It was after getting fried by the sun on a multipitch in Glendalough that I decided, during the summer heatwave, to only climb in the morning and evening. It therefore made sense to drive up after work to the Mournes, climb, bivvy and then climb again the next day. This also added a bit of extra adventure to our standard climbing trip
Thankfully, after 45 minutes of hiking in, the climbs were in the shade and we set up off our first route, First Corner (HS, 4b). This route follows an arete to the top, with a short detour onto an exposed face. It looks imposing from the bottom but there are actually plenty of good holds and protection
Before this trip, we had mostly been climbing on slate and quartzite, where precise footwork is used on small holds, so it was a shock to the system to be back in the Mournes where smearing and friction is key. I had to adjust to this fast, but I soon overcame my hesitancy and this turned out to be an enjoyable start.
As the sun began to set it proved a good time to introduce Magali to the delights of Irish midges. It is like a zombie attack: they can only catch you if you stop, so we quickly set up our bivvy and went for a walk. Using our head torches, we scrambled through the crag cave, squeezing out of the exit below a large blood moon where the midges resumed their attack.
Going to bed in the bivvy we had to choose between roasting inside the bag or being eaten alive outside of it. It was the first night out under the stars in Ireland that I have been too hot to sleep and I ended up removing the sleeping bag and just laying in the bivvy sack itself. It took a while, but I eventually fell into a deep sleep.
By the time I awoke, I had missed the sunrise but it ruhig felt really early and I had barely slept. We made tea and cooked instant noodles on the jet boil while making tentative plans for what to climb. Amy gamely volunteered to fetch water, so Magali and I set out to try the classic two pitch Pillar Variant (S, 4a).
I had great fun swinging out on big holds up the face on pitch 1, ending in an atmospheric belay position at the top of the pillar, overlooking the valley. The sun was already hot and my mouth suddenly felt very dry as a busy week of work and poor nights of sleep caught up with me. I was secretly relieved when Magali offered to lead the next pitch.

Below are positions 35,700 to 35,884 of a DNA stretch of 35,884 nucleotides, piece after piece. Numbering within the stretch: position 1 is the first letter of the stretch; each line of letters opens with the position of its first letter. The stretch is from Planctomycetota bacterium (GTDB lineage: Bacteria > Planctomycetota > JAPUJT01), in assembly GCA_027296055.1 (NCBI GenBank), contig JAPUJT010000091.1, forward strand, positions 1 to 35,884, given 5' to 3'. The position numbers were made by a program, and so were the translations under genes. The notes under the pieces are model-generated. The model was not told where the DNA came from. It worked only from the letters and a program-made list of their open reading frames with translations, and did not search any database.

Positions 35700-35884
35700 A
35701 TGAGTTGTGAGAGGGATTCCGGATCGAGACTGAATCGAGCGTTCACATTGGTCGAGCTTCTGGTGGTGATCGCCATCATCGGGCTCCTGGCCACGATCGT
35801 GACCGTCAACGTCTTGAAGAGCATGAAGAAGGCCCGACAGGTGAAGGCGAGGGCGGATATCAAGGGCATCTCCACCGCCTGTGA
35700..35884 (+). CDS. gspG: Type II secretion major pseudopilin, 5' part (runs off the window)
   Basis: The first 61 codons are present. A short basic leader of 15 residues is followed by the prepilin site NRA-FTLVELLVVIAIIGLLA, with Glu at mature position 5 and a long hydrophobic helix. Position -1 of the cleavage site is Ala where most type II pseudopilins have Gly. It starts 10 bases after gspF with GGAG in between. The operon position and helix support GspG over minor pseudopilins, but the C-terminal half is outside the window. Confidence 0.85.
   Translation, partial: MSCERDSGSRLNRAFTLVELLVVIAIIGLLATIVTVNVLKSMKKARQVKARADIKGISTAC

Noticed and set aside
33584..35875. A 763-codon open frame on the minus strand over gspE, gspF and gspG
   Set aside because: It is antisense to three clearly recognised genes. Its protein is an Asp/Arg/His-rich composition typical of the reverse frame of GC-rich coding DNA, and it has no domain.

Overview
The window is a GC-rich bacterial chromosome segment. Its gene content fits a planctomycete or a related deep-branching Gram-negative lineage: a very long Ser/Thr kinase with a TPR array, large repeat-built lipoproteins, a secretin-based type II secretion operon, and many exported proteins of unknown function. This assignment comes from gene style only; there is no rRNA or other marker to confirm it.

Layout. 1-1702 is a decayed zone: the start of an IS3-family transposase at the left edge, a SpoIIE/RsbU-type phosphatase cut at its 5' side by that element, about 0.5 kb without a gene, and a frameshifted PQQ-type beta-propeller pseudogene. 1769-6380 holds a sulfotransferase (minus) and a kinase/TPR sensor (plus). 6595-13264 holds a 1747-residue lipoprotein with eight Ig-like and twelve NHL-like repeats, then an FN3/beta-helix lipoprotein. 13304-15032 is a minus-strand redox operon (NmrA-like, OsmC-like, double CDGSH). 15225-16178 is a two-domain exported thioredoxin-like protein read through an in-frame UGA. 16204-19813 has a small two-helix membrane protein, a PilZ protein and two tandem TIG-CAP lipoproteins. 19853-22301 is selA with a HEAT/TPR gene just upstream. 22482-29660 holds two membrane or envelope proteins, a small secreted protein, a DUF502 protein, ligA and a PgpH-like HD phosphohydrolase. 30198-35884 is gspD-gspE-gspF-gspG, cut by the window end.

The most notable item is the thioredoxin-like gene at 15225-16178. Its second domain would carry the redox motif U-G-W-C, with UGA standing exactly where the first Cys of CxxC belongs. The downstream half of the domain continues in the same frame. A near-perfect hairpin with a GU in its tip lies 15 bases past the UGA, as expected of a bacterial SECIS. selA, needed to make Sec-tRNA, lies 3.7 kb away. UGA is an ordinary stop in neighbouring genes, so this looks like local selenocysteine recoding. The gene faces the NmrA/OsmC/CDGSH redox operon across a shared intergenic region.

I felt a little better after water and more food, but I was ruhig happy to let Magali do the hard work of leading and she went of Tyro (VD). This was the last bit of rock ruhig in the shade and after we had all completed the tricky chimney at the top, it was too hot to climb and we headed home.
I am learning to recognise and control how my state of mind affects climbing and have become much better at spotting the signs before it’s too late and I end up freaking out on a route. I managed to get more rest the next week and at the weekend we decided to spend the day at Hen Mountain as the temperatures were lower.
It’s a good thing that I don’t believe in bad omens as we hit a pigeon driving up. We realised it was stuck on the car after noticing a steady stream of feathers flying out back and it took a surprising amount of force, and a walking pole, to prise it out of the grill. It was quite a traumatic sight for that early on a Saturday morning.
After arriving, the first route we did was Yeni Gol (HS, 4a) which I had looked at twice the previous year and found excuses to avoid both times. It follows a Y-crack and there are a few unprotected and smeary moves before gear and good handholds. This was harder than any climb we did at Lower Cove but I was in a better headspace and I overcame it easily.
After climbing confidently, I wanted to give a VS a go. The route I picked was The One They Call Whitehair (VS, 4c) because it is really short which made the grade feel less intimidating (it could almost be a boulder problem). The route actually looks fairly easy from below and most of it is, with only the last few moves pushing the grade to VS.
The featureless slab at the top is much steeper than it appears and the good handholds in reality are just a variation in the slope’s direction. I ruhig felt good enough to step out and trust friction, with my feet doing most of the work and my hands just for balance. On the climb, I was in flow and the potential nasty swing was far from my mind, in contrast to the previous week where I had been more nervous. It is probably the coolest my head has been in such a committing situation and I was grinning from ear to ear by the time I reached the top.
It was Magali’s turn to lead next and she took us up The Merry Ploughboy (VD) before heading off home and leaving me and Amy to consider Hardy (VS, 5a). The crux of this is unprotected but we were able to build a belay below it, so Amy could act as a spotter.
I fell on my first attempt because I didn’t commit properly. It is quite an awkward start, with poor hands and “foot jams” for the feet. The second time, I fully committed and got past the clumsy movies quickly, and I actually felt more comfortable on the more “difficult” technical moves above. It’s only a short distance before the climbing becomes easy, but it was good to have done something out of my comfort zone that required a bit of a battle.
Unfortunately we didn’t find the time to return to the Mournes again in the summer, but we had a great three days of adventure nevertheless.
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